Toxics of Concern in Lane County

Acetaldehyde in Lane County

Acetaldehyde Source Chart

Acetaldehyde Historical Graph

What is it?

Acetaldehyde is a colorless, flammable liquid that evaporates easily into the air. It is a product of incomplete combustion of fuels and wood and is also used in the manufacture of other chemicals and products including perfumes and dyes.

Where does it come from?

The dominant source of acetaldehyde in the Eugene area is secondary formation. It is also present in smoke from residential wood stoves and fireplaces, and gasoline powered engines.

What are the health effects?

Animal studies have shown that acetaldehyde caused nasal and laryngeal tumors. EPA considers acetaldehyde to be a probable (Class B2) human carcinogen. The Oregon toxicity reference value concentration for acetaldehyde is 0.45 μg/m3. Monitoring shows that the Eugene area is above this benchmark.

Arsenic in Lane County

Arsenic Source ChartArsenic Historical Graph

What is it?

Pure inorganic Arsenic is a naturally occurring gray-colored metal found throughout the environment. Inorganic arsenic is usually found combined with other elements such as oxygen, chlorine and sulfur. Arsenic in plants and animals combines with carbon and hydrogen. This is called organic arsenic and is generally less toxic than inorganic arsenic. Most arsenic compounds have no odor and dissolve in water.

Where does it come from?

Sources of arsenic are both human caused and natural. Our soils in the Pacific Northwest are naturally high in arsenic because of their volcanic origins. In Oregon, metal processing, agricultural pesticides, and soil dust are sources of arsenic. Oil and natural gas combustion and on-road and non-road engines are other sources of arsenic.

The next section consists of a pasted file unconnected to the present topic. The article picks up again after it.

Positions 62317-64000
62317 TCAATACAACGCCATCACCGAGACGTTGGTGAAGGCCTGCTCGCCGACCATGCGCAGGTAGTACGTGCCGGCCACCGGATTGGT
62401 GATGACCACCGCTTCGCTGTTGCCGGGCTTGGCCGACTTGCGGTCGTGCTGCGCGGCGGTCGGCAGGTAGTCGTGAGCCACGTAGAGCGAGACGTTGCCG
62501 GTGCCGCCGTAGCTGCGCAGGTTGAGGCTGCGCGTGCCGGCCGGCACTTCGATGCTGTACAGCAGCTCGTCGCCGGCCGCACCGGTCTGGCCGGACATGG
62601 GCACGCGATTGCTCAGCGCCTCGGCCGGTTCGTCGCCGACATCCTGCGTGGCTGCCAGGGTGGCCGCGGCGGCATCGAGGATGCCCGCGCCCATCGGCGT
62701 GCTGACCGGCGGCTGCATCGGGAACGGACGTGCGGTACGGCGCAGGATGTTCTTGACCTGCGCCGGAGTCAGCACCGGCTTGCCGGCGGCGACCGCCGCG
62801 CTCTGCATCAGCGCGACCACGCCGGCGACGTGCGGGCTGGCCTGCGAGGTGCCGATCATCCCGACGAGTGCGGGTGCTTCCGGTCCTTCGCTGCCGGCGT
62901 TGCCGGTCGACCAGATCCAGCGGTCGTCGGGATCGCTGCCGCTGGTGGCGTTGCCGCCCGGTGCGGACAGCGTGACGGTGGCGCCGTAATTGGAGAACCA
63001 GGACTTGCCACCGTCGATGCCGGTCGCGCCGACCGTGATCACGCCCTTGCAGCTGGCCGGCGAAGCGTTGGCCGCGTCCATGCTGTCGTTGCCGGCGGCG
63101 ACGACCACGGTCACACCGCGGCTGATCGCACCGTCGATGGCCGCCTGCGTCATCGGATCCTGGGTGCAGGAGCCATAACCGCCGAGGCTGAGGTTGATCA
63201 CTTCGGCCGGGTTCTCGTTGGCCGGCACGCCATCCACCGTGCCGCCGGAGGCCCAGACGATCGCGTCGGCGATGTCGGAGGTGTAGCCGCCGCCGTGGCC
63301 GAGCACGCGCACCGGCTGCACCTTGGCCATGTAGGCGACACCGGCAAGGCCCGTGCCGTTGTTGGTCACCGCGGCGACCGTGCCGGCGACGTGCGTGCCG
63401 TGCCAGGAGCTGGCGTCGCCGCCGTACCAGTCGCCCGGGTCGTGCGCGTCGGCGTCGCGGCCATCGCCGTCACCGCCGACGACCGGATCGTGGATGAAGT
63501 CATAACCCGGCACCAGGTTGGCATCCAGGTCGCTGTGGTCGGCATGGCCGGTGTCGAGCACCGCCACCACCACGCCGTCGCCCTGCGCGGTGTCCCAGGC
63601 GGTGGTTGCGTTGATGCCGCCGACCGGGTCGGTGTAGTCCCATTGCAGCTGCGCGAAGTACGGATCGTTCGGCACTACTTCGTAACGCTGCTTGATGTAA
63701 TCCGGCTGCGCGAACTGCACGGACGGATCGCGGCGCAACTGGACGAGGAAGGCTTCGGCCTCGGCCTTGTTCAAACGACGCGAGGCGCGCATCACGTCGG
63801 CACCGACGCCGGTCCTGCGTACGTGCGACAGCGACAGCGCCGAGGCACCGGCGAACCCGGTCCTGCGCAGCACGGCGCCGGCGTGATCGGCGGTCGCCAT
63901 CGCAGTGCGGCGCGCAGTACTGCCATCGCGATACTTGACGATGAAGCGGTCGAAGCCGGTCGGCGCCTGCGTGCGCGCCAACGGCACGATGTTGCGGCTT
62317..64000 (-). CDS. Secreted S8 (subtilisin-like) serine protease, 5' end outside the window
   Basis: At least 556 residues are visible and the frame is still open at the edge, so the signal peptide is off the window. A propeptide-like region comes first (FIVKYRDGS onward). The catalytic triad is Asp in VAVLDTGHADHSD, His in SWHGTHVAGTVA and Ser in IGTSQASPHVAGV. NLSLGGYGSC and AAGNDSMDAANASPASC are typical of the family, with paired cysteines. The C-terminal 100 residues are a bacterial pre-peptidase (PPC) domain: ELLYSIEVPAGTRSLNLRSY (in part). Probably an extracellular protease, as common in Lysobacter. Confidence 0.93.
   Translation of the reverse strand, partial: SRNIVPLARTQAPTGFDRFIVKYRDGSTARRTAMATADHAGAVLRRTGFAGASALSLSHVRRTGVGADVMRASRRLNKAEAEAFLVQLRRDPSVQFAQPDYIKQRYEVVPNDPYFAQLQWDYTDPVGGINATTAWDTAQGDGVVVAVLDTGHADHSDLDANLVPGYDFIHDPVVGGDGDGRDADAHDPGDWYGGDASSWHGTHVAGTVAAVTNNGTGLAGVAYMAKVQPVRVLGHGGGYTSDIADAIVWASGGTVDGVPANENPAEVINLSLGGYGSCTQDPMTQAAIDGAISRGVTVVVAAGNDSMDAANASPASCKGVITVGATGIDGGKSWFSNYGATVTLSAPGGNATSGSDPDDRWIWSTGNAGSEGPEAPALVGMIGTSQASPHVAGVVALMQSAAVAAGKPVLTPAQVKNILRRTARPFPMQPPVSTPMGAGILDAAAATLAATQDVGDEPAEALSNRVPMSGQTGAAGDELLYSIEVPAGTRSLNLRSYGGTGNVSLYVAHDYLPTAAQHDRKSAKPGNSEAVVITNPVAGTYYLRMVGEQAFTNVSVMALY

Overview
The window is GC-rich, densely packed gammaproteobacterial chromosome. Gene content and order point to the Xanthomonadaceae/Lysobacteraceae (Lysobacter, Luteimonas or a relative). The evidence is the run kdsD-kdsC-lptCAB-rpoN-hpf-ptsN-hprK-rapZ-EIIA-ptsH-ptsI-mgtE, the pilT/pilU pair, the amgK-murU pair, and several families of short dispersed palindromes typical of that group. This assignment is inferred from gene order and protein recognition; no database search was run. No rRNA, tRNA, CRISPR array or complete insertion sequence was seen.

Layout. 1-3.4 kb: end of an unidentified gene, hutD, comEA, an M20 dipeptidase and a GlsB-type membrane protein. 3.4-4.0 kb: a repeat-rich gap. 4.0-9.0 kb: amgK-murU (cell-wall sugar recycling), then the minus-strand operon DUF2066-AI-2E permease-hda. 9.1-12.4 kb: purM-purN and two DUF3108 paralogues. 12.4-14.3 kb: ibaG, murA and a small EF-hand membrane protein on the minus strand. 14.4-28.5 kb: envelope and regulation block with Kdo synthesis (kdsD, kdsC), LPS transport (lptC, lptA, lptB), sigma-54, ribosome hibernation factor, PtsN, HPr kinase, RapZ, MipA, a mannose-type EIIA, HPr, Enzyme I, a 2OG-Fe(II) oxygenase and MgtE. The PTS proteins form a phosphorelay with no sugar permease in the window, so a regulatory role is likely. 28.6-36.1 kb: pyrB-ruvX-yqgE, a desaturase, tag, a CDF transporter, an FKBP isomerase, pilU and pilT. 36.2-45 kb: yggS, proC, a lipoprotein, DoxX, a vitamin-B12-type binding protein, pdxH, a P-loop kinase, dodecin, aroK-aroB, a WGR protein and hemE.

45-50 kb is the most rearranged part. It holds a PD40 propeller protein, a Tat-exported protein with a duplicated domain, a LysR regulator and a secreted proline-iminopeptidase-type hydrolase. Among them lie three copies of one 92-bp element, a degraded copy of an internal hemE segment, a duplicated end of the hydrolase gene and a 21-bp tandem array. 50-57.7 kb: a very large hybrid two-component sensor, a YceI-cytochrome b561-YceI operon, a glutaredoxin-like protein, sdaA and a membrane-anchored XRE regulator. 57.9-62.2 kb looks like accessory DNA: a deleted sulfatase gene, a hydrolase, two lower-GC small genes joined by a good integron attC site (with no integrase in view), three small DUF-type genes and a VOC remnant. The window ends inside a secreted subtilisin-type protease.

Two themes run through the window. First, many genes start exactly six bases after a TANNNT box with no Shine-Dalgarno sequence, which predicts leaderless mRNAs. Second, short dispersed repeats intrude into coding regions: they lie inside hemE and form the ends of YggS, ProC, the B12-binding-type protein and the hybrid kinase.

What are the health effects?

Breathing inorganic arsenic over a long period of time is associated with irritation of the skin and mucous membranes, and is strongly associated with lung cancer. EPA considers arsenic a known (Class A) human carcinogen. The Oregon toxicity reference value concentration for arsenic is 0.00023 ug/m3. Monitoring shows that the Eugene area is above this benchmark.

Benzene in Lane County

Benzene Historical Graph

What is it?

Benzene is a colorless liquid with a sweet odor. It evaporates into the air quickly and dissolves slightly in water. It is highly flammable and is formed from both natural processes and human activities.

Where does it come from?

Benzene is found in natural background concentrations, emissions from cars and trucks, wood smoke, evaporation from gasoline, and industrial solvents. Tobacco smoke contains benzene.

What are the health effects?

Long-term inhalation of benzene causes blood disorders. Benzene specifically affects bone marrow, the tissues that produce blood cells. Benzene may cause anemia (i.e., an insufficient number of healthy red blood cells), excessive bleeding, damage to the immune system and genetic damage. Increased incidence of leukemia (cancer of the tissues that form white blood cells) has been observed in people occupationally exposed to benzene. EPA has classified benzene as a known (Class A) human carcinogen. The Oregon toxicity reference value concentration for benzene is 0.13 μg/m3. Monitoring shows that the Eugene area is above this benchmark.